As a child, I had many pets. Pet ownership was something that was ingrained in my family’s life since before I was born. We have always all been animal lovers and I grew up in an environment with animals aplenty. We had dogs, hamsters, cats, fish, turtles, birds, and even some iguanas.
My favourite of all of my pets were the dog, and the cat. The cat was mine alone; my mom got her as a mousing cat when we lived on a large, rural property on my final day of kindergarten and she chose me as her favourite human. Before long, I was the one responsible for feeding her, changing her litter box, and making sure she slept inside instead of stayed outside all night roaming the neighborhood.
The dog just provided hours of entertainment, from playing with her to grooming her and ensuring she was fed and had water.
Pets are a lot of work, that’s for sure. They require a lot of attention, so they aren’t for everybody. Some people don’t like animals, and some have busy careers that wouldn’t allow for pets. However, I do think that pets are great for children, and can provide a lot of benefits to your child and family as a whole.
Studies have shown over and over again that those children who grew up with pets have higher levels of empathy and compassion. There are certainly other ways to teach your children these things, but caring for an animal who is powerless without you can be a powerful lesson.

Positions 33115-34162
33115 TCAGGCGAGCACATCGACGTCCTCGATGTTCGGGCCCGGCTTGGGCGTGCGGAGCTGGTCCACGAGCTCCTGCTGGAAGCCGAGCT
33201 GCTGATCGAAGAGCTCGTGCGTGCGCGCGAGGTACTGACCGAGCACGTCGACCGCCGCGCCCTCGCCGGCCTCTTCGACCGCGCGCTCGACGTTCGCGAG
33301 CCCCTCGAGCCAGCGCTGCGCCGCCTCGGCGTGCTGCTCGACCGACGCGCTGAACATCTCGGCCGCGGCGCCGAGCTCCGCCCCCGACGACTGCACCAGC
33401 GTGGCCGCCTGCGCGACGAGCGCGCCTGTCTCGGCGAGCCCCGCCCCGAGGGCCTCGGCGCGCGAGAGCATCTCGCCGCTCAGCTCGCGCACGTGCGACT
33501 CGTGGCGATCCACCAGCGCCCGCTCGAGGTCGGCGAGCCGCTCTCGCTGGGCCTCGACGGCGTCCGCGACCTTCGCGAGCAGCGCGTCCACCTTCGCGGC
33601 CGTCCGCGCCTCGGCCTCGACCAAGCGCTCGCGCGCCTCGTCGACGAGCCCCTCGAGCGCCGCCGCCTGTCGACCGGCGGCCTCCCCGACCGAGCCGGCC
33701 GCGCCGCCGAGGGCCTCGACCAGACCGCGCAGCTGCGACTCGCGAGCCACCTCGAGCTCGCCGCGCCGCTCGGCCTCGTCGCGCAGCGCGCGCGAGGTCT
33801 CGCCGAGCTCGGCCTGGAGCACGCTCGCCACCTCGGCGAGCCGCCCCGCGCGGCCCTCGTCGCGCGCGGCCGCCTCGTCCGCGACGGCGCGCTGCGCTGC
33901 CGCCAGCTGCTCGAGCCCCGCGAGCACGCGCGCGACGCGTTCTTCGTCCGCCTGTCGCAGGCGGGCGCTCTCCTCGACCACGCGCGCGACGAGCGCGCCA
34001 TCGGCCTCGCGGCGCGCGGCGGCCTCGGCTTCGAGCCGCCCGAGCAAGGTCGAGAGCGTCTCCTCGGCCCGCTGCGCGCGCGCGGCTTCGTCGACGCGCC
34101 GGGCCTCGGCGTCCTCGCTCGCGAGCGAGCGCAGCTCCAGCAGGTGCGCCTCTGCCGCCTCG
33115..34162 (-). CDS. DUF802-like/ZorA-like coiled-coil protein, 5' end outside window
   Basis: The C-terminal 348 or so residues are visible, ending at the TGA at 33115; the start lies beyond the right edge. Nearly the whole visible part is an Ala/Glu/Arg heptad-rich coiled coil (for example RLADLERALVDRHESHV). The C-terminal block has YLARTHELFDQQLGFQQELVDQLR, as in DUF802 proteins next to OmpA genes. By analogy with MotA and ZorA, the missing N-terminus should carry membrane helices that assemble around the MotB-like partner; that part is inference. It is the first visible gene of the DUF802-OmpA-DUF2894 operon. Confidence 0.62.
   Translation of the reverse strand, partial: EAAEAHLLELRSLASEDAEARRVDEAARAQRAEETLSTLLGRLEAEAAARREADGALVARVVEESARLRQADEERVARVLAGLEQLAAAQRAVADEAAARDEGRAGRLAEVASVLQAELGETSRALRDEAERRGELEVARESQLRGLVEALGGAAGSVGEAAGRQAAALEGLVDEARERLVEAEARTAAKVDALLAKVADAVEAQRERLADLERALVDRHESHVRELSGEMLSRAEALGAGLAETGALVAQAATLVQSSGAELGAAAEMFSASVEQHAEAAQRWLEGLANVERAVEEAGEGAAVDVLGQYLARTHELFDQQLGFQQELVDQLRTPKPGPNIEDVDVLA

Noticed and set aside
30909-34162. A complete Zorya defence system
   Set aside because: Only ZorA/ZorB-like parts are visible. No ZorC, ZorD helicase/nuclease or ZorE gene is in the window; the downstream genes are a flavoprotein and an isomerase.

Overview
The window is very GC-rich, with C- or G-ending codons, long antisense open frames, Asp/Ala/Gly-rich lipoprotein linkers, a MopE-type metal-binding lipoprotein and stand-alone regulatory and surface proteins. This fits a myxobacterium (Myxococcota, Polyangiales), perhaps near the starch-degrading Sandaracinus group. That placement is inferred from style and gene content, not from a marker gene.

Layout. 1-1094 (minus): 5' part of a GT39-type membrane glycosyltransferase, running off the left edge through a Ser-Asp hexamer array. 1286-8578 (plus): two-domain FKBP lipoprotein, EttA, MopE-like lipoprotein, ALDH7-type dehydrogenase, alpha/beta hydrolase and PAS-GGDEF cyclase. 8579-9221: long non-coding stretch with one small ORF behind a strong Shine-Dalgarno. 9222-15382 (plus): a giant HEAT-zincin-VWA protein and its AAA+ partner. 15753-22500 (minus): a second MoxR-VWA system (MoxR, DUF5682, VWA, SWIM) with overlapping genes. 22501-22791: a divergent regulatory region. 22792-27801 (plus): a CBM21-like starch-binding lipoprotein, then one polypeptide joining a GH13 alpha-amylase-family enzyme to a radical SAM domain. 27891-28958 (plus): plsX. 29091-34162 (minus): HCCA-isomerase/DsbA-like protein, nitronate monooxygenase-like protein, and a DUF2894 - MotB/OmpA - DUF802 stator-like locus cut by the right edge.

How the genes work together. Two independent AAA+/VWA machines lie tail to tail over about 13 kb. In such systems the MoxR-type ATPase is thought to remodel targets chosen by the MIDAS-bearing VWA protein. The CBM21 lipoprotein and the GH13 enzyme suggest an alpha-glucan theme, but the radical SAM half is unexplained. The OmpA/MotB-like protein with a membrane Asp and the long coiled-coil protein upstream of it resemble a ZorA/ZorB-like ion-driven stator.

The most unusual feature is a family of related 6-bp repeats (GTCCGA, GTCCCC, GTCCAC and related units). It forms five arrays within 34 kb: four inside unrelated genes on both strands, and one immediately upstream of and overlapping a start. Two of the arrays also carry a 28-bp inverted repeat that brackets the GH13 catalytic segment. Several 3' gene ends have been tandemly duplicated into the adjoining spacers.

One of the biggest reasons many people decide to get a pet for their child is to teach them some responsibility. Pets can be a lot of responsibility, and this can be an effective, hands-on approach to teaching your child a little bit about it.
A common issue when this is the case, is that the children will lose interest in the pet quickly, leaving their parents to take after the pet and the children, which is a lot to handle. That can be the flip side of the coin, but if you ensure that the responsibility of the pet is shared, it can be quite effective.
In a ever more digital world, children are getting less and less exercise. Studies show, however, that pet owners get far more exercise than their non-pet owning counterparts. Pets (dogs, and larger animals in specific) require a lot of activity and exercise to stay healthy and stimulated, and so do you (we just sometimes cheat ourselves out of it).
If you can designate walking the dog as your child’s job, you will be setting him up for success when it comes to being active and physically fit; even better if he or she plays sports and is generally active on top of that.
Pets are often considered best friends of children. They protect, help, and comfort people of all ages, but children seem to be more in-tune with their ability to be a great companion.
There are quite a few studies that link pet ownership with more stable mental health, fewer instances of anxiety, and a variety of different emotional benefits, and it makes sense; when you are lonely, your pet is always there. They are great listeners and keep you engaged in something other than your own emotions.
I don’t have children, but have worked with animals since I was 15. I have a passion for animals and believe that they can provide benefits to people from all ages and walks of life. Owning a pet isn’t for everybody, but it’s very rewarding to do!